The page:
Display Settings:

Format

Send to:

Choose Destination
See comment in PubMed Commons below
Soc Cogn Affect Neurosci. 2010 Mar;5(1):11-7. doi: 10.1093/scan/nsp034. Epub 2009 Sep 23.

Stress reduction correlates with structural changes in the amygdala.

Author information

  • 1Massachusetts General Hospital, Charlestown, MA 02129, USA. britta@nmr.mgh.harvard.edu

Abstract

Stress has significant adverse effects on health and is a risk factor for many illnesses. Neurobiological studies have implicated the amygdala as a brain structure crucial in stress responses. Whereas hyperactive amygdala function is often observed during stress conditions, cross-sectional reports of differences in gray matter structure have been less consistent. We conducted a longitudinal MRI study to investigate the relationship between changes in perceived stress with changes in amygdala gray matter density following a stress-reduction intervention. Stressed but otherwise healthy individuals (N = 26) participated in an 8-week mindfulness-based stress reduction intervention. Perceived stress was rated on the perceived stress scale (PSS) and anatomical MR images were acquired pre- and post-intervention. PSS change was used as the predictive regressor for changes in gray matter density within the bilateral amygdalae. Following the intervention, participants reported significantly reduced perceived stress. Reductions in perceived stress correlated positively with decreases in right basolateral amygdala gray matter density. Whereas prior studies found gray matter modifications resulting from acquisition of abstract information, motor and language skills, this study demonstrates that neuroplastic changes are associated with improvements in a psychological state variable.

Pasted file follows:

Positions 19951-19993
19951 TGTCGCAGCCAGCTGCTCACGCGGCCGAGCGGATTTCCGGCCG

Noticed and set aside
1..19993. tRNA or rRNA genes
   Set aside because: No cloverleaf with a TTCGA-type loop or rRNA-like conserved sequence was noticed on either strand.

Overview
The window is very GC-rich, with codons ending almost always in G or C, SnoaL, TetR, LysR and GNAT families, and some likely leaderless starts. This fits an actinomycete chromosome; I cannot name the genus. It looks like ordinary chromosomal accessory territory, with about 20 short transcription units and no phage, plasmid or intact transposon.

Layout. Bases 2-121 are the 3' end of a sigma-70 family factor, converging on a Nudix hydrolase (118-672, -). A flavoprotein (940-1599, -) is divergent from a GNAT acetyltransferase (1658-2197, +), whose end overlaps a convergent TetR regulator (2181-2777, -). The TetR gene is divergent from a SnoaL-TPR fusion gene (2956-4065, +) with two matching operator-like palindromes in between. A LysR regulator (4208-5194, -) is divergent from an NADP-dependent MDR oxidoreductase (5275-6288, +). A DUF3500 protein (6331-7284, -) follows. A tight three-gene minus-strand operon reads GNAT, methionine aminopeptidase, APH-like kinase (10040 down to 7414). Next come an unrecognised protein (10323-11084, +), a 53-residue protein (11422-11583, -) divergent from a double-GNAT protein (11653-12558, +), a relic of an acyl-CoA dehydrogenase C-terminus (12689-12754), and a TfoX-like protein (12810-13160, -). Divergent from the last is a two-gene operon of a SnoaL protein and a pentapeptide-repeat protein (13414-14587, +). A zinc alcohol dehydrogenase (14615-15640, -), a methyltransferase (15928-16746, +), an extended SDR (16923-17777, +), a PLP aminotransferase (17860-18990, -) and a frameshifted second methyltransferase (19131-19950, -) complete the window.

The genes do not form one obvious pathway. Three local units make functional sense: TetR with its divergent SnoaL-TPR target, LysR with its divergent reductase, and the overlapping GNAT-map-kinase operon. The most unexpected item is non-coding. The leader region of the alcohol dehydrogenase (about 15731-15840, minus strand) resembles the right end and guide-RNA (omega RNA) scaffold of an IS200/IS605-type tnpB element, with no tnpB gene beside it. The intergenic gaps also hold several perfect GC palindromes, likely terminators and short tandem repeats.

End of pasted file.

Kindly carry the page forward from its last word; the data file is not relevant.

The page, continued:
PMID:
19776221
[PubMed - indexed for MEDLINE]
PMCID:
PMC2840837
Free PMC Article
PubMed Commons home

PubMed Commons

0 comments
How to join PubMed Commons

    Supplemental Content

    Full text links

    Icon for HighWire Icon for PubMed Central
    Loading ...
    Write to the Help Desk